Wednesday, April 1, 2009

About That Ugly GOP Budget Projection

I've been reading the various posts by several eloquent individuals who have thoroughly and effectively dissected the GOP “budget” documents. Doing so, I noticed that there is something in the data that everyone else has missed.

The GOP graph that has spawned so much ridicule shows a radical increase in federal share of GDP starting about 2030. The GOP is claiming that this upswing is a consequence of current Democratic fiscal policy. However, the upswing is two full decades out. If this were a consequence of the current administration's policies, one would expect this upswing to occur much earlier. It does not.

This tells me one thing:

Barack Obama isn't the problem.

Not Obama. Not Pelosi, nor Frank, nor Dodd, nor any of the other Democratic figures currently in power. Obama's term will end no later than January 2017, so unless the numbers are an indirect way for the GOP to assert Obama will seek to repeal the 22nd Amendment and pull an Hugo Chavez so he can play the next FDR, then Obama will not be president for more than a decade before the increase hits. The others will likely all have retired some time before the moment when this upswing occurs, so they're out, too.

So the GOP isn't all that scared of our current administration, or its policies, or its current allies. But they are deathly afraid of something.

I see four possible causes for this.

1) Somewhere there's a handful of twenty- or thirty-something Democrats that scare the pogees out of the GOP. Who these people are, where they are, and what they've done to deserve this almost irrational fear I cannot say. But the President and Congress elected in 2028 clearly deserve the lion's share of the blame for the uptick, and whoever the GOP thinks these people will be are the chief culprits. Given recent history, I'm inclined to look at the disillusioned among the veterans of the GWoT and the Iraqulous War, who are through with GOP talking points and ready for Something Completely Different.

2) The graph includes the assumption that there will be a GOP successor to Obama, who will screw up the economy so badly that the electorate will welcome Democratic proposals unconditionally, and whose legacy will require the kind of expenditure indicated. Given how thoroughly ShrubCo cooked the federal goose in eight years, this is a very real potential if the GOP continue to pursue the same policies they have for the last fifteen years. This also assumes that the GOP understands that its policies are designed to fail, which torpedoes their own arguments just as it explains their projections.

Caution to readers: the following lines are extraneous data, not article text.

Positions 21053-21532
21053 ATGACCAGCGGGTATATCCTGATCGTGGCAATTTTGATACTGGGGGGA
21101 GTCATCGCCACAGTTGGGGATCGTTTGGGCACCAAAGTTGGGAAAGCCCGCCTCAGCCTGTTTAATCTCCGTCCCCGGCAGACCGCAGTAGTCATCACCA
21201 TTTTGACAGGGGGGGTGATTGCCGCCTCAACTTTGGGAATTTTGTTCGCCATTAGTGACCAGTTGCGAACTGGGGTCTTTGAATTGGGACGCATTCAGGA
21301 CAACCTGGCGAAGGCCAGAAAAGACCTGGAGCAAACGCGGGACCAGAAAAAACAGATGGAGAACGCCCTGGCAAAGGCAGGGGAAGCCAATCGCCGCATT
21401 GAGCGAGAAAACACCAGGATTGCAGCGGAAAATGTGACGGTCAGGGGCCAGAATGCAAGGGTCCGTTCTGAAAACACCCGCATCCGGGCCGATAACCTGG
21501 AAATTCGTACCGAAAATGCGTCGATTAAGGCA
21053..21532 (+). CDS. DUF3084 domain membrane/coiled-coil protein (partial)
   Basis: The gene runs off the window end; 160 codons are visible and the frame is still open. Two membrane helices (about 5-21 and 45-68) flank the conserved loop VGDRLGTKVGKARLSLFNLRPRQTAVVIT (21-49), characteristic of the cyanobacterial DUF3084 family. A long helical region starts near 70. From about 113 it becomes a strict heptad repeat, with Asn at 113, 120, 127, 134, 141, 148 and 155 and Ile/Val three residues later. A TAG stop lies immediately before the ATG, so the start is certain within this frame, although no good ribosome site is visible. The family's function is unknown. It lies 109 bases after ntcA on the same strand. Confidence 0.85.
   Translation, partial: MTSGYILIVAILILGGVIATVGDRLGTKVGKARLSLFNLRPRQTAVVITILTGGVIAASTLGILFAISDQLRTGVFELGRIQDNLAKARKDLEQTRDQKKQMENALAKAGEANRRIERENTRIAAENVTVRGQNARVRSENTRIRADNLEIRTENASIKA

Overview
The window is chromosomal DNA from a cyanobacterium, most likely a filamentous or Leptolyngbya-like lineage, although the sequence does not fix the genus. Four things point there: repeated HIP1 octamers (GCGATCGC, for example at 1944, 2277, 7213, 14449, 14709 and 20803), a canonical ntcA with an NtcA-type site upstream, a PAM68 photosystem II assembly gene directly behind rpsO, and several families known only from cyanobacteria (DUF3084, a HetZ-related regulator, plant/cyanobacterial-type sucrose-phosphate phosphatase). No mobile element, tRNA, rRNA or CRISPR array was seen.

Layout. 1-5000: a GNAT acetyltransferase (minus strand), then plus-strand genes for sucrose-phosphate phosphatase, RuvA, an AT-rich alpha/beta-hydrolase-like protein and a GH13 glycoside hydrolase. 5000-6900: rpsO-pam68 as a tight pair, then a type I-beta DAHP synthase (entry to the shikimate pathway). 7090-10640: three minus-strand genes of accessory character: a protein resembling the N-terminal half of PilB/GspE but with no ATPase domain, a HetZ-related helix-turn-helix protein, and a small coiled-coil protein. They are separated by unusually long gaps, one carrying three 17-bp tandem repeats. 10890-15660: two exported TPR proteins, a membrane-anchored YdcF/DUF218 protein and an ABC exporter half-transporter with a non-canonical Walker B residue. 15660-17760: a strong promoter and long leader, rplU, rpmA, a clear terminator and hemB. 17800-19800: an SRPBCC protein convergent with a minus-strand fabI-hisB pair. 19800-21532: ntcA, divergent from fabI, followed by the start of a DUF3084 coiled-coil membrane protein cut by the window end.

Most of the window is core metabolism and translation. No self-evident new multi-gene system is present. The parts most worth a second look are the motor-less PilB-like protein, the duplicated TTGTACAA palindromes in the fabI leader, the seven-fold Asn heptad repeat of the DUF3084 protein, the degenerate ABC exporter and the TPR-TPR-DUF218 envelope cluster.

3) The increases, as Conor Clarke points out here, may be related to increases in spending on Social Security and (especially) Medicare and Medicaid. This is at once admission of the failure of private medicine, assumption that both programmes will continue unchanged, which is unlikely given that the demands on both programmes are largely driven by skyrocketing healthcare costs already under close scrutiny – and a blatant case of elder bashing, since the problem clearly comes from all those old folks living so long.

4) Since the graph indicates percentage of GDP, not absolute dollars spent, the GOP is predicting a total private-sector collapse in two decades. Since their current financial model is one of minimal public investment, this assumption would describe the total halt of private industry as the continually-neglected domestic infrastructure collapses. In the resultant environment, the economy would require not merely repair to but complete replacement of domestic infrastructure: roads, power transmission, water, sewer and other systems will not only need repair and expansion, but outright replacement. Replacement is a lot more expensive than simple repair. It would also require public expenditure to replace private investment, which would no longer be possible if the entire economy crashes. Again, this points to GOP budgetary constraints, and the continuing neglect of public resources fostered by the party's ideology, far more than Democratic proposals to reinvigorate the economy and maintain the public sphere.

Of the four, the first seems to me the most hopeful scenario. Each of the others implies some sort of hardship for the nation, and half the options imply that hardship is a direct consequence of GOP fiscal and domestic policies.

In any event, the graph itself gives the lie to their own rhetoric. Obama's policies by themselves are not the problem: if they were, the increase would occur far earlier. The GOP is afraid of something else. Whether it's a SuperDemocrat entering office, or their own misdeeds coming back to haunt them, or some other factor, is unclear. What is clear is that it's not the next eight years that bothers them most.

Cross-posted at The Reaction.


  1. There is a fifth option: The Republicans have no clue what to say or do, since (a) their only tried-and-true method of the last generation -- Attack the Democrat Position, No Matter What It Is -- is proving to be no longer effective, and (b) the only Republicans left in the House of Representatives (which is where most of this nonsense is coming from) are the most hardcore partisans, because only heavily Republican districts were able to deliver a win for the GOP in the last election cycle, and those districts have become more and more "wingnutty" over the last few years.

  2. Perhaps, Bob, but consider that they would then have disputed the CBO numbers that are the basis of their projections through 2019. The bad news would have been far more immediate, not pushed out two decades.

    I'm not discounting the lunacy factor, but that's been addressed elsewhere.